Tag Archives: Army recruiters

Army Recruiter Suicides Raise Alarm

Wars in Afghanistan and Iraq have daily body figures as to how many members of the military were killed or wounded in action, but there is another count of thousands who manifest the wounds of serving in combat. Between 2001– 2008, seventeen Army recruiters committed suicide while attempting to fulfill their responsibilities in getting more civilians to join the armed forces. Most of the seventeen had served in combat positions which suggests they had the mental toughness to confront combat, but something created even more stress while they worked as recruiters. Army Secretary Pete Geren ordered an investigation of the suicides and has now decided to close down all recruiting efforts on February 13 in order to discuss with recruiters their mental health and review procedures.

General Del Turner studied the situation over the past few months and concluded there “are some things that are disturbing” including a poor command structure and low morale due to demands for ever increasing higher rates of success. He also found examples of recruiters being pressured by their superiors to lie about conditions.

Ironically, the economic collapse has solved the problem since now recruiters have too many applicants to serve.

ACLU Wants Equal School Access

The American Civil Liberties Union is suing a North Carolina school district which refuses to allow their representatives to speak with students about alternatives to serving in the armed forces. In a sense, they want the right to offer counter-recruiting arguments that would persuade students not to accept ideas given them by recruiters for the armed forces. Sally Ferrell of the North Carolina Peace Action says Wilkes country schools will not allow groups other than those of the armed forces to offer arguments concerning alternatives open to students about their future lives. School Superintendent Stephen Laws argues he does not allow any group to criticize other organizations so it would be a precedent allowing groups like Ameri Corps to present information to students.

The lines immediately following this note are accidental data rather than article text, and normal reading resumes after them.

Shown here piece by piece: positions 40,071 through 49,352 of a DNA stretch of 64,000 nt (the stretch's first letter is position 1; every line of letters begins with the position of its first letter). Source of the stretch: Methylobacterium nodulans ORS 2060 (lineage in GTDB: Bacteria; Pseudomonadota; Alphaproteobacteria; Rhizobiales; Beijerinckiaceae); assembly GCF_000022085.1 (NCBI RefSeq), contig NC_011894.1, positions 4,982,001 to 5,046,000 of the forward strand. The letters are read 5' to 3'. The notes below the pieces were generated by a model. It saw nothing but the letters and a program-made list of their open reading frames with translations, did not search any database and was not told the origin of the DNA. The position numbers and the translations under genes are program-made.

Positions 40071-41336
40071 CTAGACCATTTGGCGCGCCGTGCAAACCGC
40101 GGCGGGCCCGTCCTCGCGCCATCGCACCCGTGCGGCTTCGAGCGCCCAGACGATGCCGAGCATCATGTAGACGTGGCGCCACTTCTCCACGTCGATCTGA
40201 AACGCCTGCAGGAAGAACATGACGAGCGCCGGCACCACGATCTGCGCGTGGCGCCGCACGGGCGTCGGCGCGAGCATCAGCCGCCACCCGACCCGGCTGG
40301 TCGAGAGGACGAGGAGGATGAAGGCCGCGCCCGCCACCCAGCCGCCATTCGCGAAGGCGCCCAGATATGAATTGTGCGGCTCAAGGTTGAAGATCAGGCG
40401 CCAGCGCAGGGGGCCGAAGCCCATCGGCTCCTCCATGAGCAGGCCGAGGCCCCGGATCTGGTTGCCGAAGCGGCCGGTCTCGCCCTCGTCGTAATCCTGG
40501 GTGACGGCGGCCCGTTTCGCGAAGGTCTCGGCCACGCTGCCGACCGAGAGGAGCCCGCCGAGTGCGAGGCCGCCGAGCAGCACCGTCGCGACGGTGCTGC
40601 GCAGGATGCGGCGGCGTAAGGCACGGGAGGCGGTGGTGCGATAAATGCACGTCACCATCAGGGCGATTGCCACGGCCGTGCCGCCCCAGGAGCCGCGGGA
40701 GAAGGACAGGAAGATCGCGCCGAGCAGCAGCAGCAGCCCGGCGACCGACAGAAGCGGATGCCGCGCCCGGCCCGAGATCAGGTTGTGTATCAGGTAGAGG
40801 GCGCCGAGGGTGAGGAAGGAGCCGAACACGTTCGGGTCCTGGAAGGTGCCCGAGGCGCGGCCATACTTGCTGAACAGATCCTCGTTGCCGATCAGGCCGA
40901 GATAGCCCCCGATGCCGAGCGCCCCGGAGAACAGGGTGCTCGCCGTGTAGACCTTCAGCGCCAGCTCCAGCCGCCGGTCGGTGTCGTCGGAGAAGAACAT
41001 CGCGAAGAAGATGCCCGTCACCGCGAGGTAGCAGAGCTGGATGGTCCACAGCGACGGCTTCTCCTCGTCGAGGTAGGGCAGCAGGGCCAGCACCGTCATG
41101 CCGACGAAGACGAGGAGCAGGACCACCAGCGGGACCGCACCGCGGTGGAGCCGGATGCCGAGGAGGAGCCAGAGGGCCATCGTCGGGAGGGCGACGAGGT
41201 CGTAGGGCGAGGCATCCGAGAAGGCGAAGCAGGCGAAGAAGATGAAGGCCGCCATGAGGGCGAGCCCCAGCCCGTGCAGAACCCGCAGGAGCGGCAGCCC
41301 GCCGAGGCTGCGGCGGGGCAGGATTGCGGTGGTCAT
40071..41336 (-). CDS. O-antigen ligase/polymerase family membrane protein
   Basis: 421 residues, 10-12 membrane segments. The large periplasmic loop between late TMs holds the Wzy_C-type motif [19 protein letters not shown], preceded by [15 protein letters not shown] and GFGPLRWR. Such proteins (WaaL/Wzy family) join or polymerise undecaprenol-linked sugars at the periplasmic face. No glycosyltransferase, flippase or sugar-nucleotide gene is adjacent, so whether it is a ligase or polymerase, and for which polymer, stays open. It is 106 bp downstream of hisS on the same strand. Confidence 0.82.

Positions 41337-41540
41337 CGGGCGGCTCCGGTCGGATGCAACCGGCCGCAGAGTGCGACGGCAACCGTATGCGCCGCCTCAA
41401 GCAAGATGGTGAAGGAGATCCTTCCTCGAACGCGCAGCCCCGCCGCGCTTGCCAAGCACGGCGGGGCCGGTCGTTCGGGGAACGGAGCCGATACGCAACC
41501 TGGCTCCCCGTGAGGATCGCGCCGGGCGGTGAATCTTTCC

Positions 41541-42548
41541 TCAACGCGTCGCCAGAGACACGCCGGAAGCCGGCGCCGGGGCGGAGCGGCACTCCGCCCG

I recall a few years ago chatting with two recruiters who were in the vicinity of Brooklyn College. I asked them if they tried persuading Brooklyn College students to join the armed forces. Both broke out in laughter, turned and pointed to Midwood High School. They admitted they pinpointed high schools in poverty areas and stayed away from talking with college students.

The argument of School Superintendent Laws is specious. Recruiters are pitching a well financed proposal- training, money, and free college. Their audience are high school kids whose parents never went to college. It is only proper to allow other voices to be presented to impressionable youth. Let the best argument win.

Why Are Army Recruiters Committing Suicide?

Spc. 1st class Patrick henderson was an Iraq combat veteran who spent the last few months of his life as an Army recruiter which entailed cold calling dozens of people each day in an effort to sign up young men and women to serve in an increasingly unpopular war. If he complained about the 13 hour work days or the difficulties trying to persuade young people to join the armed forces, his superiors snarled back that Sgt. Henderson should be grateful he was in the United States and not serving in Iraq. Less than a year doing the recruiting, the sergeant went into his backyard shed and hung himself. He became at age 35 the fourth member of the Army’s Houston Recruiting Battalion to commit suicide in the past three years. His wife, Sgt. Amanda Henderson commented in despair: “Over there in Iraq, you’re doing this high-intensive job you are recognized for. Then, you come back here and one month you’re a hero, one month later you’re a loser because you didn’t put anyone in.”

There are 38 Army recruiting battalions and only one other surpasses Henderson’s in the number of suicide deaths. His mother said her son never complained but felt his work just sucked and he felt like a complete failure. Paul Rieckhoff, of the Iraq and Afghanistan Veterans of America said recruiting “is arguably the toughest job in the military” and the recruiters are constantly under great stress.

Sgt. Henderson saw extensive combat during his tour in Iraq and witnessed the death of several friends. However, once back home in the safety of America he was under constant pressure to produce and had to account for every minute of his time and face complaints he had not recruited enough young men and women. Is this the way American treats its brave men and women?